Jørgen Vig Knudstorp

After 72 years as a family run business, Lego brought in outsider Jørgen Vig Knudstorp to bring it back from the brink. Jane Bordenave examines how the new boy saved a Danish treasure

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Playing with Lego bricks is a fond childhood memory for many and the brand is still popular with children around the world today. But only six years ago, Lego very nearly became nothing more than a memory. Founded in 1932 by carpenter Ole Kirk Christiansen, the first toys were made from wood and it was nearly 20 years later that the company began making its iconic plastic building blocks.

Lego went from strength to strength, becoming a household name across the world. But then, in 1998, the business began to falter. For the first time in the history of the company, Lego posted a loss of €26m and by 2003 it was clear that the company was simply haemorrhaging money, posting a record loss €126m. Smelling blood, private equity companies began to circle and at one point it appeared that the company would be swallowed up by US toy giant, Mattel. Kjeld Kirk Kristiansen, grandson of the founder, ploughed a significant amount of his own money into the company, but realised that more drastic measures needed to be taken. Kristansen did something that had never been done before in the history of Lego – he handed over the reins to someone from outside the family.

Enter Jørgen Vig Knudstorp. Something of an unusual choice, Knudstorp was only 36 when he took over from Kristiansen as CEO and President, and had only been with the company for three years. As it turned out, this wildcard played by Kristiansen was exactly what Lego needed. Although Knudstorp had entered the firm at directorate level, he had been there for much less time than others at the same level, many of whom had more than ten years of experience. But what he could offer that others couldn’t was his knowledge from his time at McKinsey & Company and an outsider’s perspective. He put emphasis on a subject that had been largely taboo before – making money.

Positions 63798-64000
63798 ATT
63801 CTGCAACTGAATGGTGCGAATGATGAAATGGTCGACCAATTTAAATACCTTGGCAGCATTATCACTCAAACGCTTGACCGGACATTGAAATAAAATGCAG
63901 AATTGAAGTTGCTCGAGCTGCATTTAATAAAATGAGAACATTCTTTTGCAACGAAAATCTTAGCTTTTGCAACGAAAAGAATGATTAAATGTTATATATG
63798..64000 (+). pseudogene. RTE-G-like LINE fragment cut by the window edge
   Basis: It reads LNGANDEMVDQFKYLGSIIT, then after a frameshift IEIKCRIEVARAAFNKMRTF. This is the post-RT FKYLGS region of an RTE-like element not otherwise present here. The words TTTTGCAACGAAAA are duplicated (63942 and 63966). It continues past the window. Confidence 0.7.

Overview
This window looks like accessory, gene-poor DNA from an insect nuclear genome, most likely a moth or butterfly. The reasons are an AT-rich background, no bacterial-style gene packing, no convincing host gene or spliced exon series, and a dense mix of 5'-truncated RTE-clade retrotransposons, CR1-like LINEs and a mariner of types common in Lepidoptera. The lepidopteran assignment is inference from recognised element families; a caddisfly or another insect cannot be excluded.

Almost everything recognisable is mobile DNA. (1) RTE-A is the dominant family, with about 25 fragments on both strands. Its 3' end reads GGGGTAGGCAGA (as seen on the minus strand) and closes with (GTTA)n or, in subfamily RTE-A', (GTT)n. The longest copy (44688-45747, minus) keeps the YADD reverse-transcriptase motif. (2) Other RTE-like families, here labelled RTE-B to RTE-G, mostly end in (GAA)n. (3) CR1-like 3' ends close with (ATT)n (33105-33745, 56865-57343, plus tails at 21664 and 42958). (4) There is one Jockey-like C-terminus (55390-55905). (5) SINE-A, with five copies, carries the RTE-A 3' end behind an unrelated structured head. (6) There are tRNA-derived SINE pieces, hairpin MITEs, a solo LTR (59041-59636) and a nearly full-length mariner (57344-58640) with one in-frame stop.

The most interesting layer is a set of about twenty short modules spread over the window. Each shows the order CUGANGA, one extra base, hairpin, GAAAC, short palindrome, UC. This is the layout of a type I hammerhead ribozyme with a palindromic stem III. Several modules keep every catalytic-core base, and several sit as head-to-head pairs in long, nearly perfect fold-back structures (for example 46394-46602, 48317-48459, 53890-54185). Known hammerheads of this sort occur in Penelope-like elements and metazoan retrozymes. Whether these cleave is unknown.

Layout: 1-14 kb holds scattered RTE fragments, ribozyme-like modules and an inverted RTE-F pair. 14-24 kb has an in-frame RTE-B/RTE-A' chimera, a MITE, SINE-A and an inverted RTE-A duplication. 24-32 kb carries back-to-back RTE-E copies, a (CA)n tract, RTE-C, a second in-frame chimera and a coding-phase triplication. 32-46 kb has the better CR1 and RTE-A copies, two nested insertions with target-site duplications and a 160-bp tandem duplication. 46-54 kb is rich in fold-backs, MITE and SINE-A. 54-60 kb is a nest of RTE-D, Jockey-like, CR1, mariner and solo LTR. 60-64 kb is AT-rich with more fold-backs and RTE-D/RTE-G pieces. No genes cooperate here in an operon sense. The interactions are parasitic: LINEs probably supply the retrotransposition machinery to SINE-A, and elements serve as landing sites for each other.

During the 1990s, the company had diversified into clothing, theme parks, jewellery, video games and baby products, while abandoning traditional favourites such as Duplo and Lego City, in an attempt to modernise the brand. “We had diversified too much and too quickly, going into areas in which we had no experience,” says Knudtsorp. Upon taking over, he analysed the company and asked ‘why does Lego Group exist?’ The answer, ‘to offer our core products, whose unique design helps children learn systematic, creative problem solving – a crucial twenty-first century skill,’ is what led the turnaround.

Knudstorp has compared Lego to books; people have declared at various points within the past that films, TV and the digital revolution will put paid to books. However, as is evident, this has not been the case. “Just as children still want to read books and not just watch movies, they still want to have that physical Lego building experience that cannot be replaced by digital play,” he told the Editor of Monocle, Tyler Brûlé. With these things in mind, Knudstorp set about stripping out items such as Legoland that were a distraction, rather than an asset, and brought back the familiar lines that had been abandoned. Knudstorp, aware of his relative inexperience within the company, took on as his mantra the Danish saying of ‘managing at eye-level’ by making himself familiar to all teams.

However, this streamlining wasn’t painless by any means – although by 2006 the company was making a profit exceeding any made during the late 90s and early 2000s, the decision was taken to outsource nearly all production to Flextronics. Production was moved to the Czech Republic and Mexico. Nearly half of Lego’s global workforce was made redundant in the process.

Many see this as Knudstorp’s biggest error in the Lego turnaround. In 2006, he made the statement that the decision to outsource was “the last major step in our process of restructuring of the Group’s supply chain, which has been implemented since 2004 with the purpose of cutting total production costs by 1bn Kroner (€1.3m).” Only two years later, production was brought back in house. Why? To reduce production costs. This experience is a good example for anyone of how cost-cutting measures can sometimes end up being anything but that. The return to in house production had an added PR benefit for Lego, when in 2009 toys manufactured by rivals in China were found to contain lead paint, leading to massive product recalls. Lego was catapulted from a brand trusted for reasons of nostalgia to one trusted because of its concern for safety when others seemed to have been reckless when choosing their suppliers.

So the saviour of Lego turned out not to be as miraculously faultless as it first appeared, but he is still the man responsible for saving a brand loved by so many people from oblivion. Under his watch, Lego has gone from making a €259m net loss in 2004 to a €181.5m net profit in 2008. Certainly not bad for someone who has only been in the job for six years, even more remarkable when you consider he’s only 41.